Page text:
An advance release of a final rule outlines health insurance issuer standards for a core package of benefits, called essential health benefits (EHBs), which health insurance issuers must cover both inside and outside of the Health Insurance Marketplace, HHS Secretary Kathleen Sebelius announced. In addition, the rule outlines the determination of actual value (AV), while providing flexibility to states to shape how EHBs are defined, the Center for Consumer Information & Insurance Oversight (CCIIO) explained. The EHBs standards included in the final rule expand coverage of mental health and substance use disorder services, including behavioral health treatment.
The final rule also provides for an annual limit on out-of-pocket cost sharing for individuals and families beginning in 2014, to ensure that insured Americans will not face catastrophic costs associated with an illness or injury, according to the HHS news release. In addition, the rule finalizes the timeline for when qualified health plans must be accredited in federally-facilitated Exchanges and amends the regulations providing an application process for the recognition of additional accrediting entities for purposes of certification of qualified health plans.
Essential Health Benefits
EHBs must include items and services within at least the following 10 categories: ambulatory patient services; emergency services; hospitalization, maternity and newborn care; mental health and substance use disorder services, including behavioral health treatment; prescription drugs; rehabilitative and habilitative services and devices; laboratory services; preventive and wellness services and chronic disease management; and pediatric services, including oral and vision care. EHB must be equal in scope to benefits offered by a typical employer plan. The final rule defines EHBs based on a state-specific benchmark plan.
States can select a benchmark plan from several options. All plans subject to EHBs must offer benefits substantially equal to benefits offered by the benchmark plan. Under the final rule, issuers have the flexibility to offer innovative benefit designs and a choice of health plans, CCIIO explained. Twenty six states have selected their own benchmark. For states that do not make a selection, HHS will select the largest plan by enrollment in the largest product by enrollment in the state’s small group market as the default base-benchmark plan. The selected benchmark plans have been finalized for benefit year 2014.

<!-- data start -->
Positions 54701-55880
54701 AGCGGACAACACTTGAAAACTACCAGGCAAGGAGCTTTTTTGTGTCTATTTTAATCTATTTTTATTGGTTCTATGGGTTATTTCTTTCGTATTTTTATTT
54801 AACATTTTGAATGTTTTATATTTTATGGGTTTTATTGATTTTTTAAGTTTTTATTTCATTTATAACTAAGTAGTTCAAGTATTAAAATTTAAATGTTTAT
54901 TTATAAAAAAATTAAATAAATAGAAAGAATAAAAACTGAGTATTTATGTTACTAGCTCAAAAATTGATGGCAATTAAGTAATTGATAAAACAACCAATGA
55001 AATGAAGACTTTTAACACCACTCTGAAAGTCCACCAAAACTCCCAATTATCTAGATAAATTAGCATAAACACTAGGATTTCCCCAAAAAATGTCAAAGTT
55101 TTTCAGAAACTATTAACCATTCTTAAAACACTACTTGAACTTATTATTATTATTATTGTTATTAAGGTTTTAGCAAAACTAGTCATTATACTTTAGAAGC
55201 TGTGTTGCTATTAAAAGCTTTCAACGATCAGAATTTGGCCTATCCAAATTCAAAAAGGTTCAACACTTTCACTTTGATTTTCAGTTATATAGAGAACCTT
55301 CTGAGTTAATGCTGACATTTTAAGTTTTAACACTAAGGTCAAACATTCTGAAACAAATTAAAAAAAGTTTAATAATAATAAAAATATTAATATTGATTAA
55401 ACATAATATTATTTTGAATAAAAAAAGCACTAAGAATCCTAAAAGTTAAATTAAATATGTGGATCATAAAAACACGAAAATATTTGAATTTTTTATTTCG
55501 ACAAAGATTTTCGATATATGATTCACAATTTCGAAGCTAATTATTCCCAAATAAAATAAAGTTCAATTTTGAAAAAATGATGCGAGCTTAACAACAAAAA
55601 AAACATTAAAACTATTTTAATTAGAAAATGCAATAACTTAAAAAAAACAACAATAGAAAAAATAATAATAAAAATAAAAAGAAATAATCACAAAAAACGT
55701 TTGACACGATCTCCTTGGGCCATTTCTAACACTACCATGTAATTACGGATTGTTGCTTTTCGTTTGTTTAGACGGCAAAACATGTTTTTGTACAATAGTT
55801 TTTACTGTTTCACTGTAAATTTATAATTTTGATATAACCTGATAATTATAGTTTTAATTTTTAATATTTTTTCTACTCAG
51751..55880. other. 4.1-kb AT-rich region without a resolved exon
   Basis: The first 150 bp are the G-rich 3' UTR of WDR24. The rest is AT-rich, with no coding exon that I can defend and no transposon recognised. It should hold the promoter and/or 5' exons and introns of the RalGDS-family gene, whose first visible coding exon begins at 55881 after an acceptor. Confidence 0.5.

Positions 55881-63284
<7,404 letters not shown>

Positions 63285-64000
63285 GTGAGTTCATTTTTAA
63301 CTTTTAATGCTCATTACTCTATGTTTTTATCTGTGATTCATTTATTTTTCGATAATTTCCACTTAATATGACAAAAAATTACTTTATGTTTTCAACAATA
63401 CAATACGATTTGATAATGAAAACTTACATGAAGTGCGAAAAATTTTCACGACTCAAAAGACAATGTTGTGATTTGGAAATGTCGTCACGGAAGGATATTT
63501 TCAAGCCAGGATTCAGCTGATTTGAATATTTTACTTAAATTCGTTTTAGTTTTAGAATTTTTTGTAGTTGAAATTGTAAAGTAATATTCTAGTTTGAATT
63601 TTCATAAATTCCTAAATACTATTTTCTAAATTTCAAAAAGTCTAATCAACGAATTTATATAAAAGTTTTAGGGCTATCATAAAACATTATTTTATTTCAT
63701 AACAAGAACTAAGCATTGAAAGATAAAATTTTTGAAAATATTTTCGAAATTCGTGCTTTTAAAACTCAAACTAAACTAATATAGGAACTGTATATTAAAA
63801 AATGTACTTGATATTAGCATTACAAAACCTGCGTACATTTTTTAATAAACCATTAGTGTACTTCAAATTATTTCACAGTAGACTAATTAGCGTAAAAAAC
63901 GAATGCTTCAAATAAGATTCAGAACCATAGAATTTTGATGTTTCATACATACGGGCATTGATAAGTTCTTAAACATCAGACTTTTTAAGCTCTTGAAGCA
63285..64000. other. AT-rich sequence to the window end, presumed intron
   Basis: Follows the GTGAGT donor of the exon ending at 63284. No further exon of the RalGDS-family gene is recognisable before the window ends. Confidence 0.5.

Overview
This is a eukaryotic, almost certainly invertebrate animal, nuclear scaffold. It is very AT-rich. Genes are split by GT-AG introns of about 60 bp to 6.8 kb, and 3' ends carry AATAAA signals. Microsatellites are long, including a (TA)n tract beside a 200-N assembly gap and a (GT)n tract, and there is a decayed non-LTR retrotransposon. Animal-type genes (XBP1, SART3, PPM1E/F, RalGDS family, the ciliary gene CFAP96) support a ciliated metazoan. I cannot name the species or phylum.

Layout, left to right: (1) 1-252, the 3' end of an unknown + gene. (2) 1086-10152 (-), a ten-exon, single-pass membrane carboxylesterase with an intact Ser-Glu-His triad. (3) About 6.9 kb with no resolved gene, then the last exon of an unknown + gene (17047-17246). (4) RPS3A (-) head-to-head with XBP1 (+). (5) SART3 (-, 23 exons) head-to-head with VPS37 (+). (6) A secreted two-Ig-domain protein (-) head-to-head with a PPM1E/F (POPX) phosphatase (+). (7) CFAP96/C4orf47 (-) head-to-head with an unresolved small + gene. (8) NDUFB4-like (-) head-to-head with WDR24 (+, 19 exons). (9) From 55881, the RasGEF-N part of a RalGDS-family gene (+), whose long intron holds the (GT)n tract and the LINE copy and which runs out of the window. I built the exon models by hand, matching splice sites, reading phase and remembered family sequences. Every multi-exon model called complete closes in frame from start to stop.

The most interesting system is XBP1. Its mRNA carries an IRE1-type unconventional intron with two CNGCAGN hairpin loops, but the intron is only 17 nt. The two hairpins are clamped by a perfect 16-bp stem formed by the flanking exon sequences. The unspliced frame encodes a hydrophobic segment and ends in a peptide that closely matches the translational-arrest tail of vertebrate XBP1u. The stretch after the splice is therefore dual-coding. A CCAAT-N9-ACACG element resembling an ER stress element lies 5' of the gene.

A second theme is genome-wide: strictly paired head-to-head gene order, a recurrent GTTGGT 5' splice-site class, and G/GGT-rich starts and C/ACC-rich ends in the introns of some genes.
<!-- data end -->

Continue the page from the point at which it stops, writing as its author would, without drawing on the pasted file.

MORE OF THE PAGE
Actuarial Value Levels
The final rule outlines actuarial value levels in the individual and small group markets to help distinguish health plans offering different levels of coverage. Plans that cover EHBs must cover a certain percentage of costs, known as actuarial value or “metal levels.” Metal levels are 60 percent for a bronze plan, 70 percent for a silver plan, 80 percent for a gold plan, and 90 percent for a platinum plan. Metal levels will allow consumers to compare insurance plans with similar levels of coverage and cost-sharing based on premiums, provider networks, and other factors, CCIIO said. HHS will provide a publicly available AV calculator for issuers to use to determine health plan AVs based on a standard population, as required by law. In 2014, the AV calculator will use a standard population. Beginning in 2015, however, HHS will accept state-specific data sets for the standard population if states choose to submit alternate data for the calculator.
Expansion of Mental Health and Substance Use Disorder Services
An HHS report provides the details how these provisions will expand mental health and substance use disorder benefits and federal parity protections for 62 million more Americans. Beginning in 2014, all new small group and individual market plans will be required to include mental health and substance use disorder services as part of the EHBs. The final rule requires mental health and substance use disorder services to be covered at parity with medical and surgical benefits. The final rule expands coverage of mental health and substance use disorder services in three ways, by: (1) including mental health and substance use disorder benefits as EHBs, (2) applying federal parity protections to mental health and substance use disorder benefits in the individual and small group markets, and (3) providing more Americans with access to quality health care that includes coverage for mental health and substance use disorder services.
This final rule sets forth standards for health insurance issuers consistent with Title I of the Patient Protection and Affordable Care Act (PPACA) (P.L. 111-148), as amended by the Health Care and Education Reconciliation Act of 2010 (HCERA) (P.L. 111-152), referred to collectively as the Affordable Care Act. The rule will help consumers shop for and compare health insurance options in the individual and small group markets by promoting consistency across plans, protecting consumers by ensuring that plans cover a core package of items that are equal in scope to benefits offered by a typical employer plan, and limiting their out of pocket expenses, CCIIO said.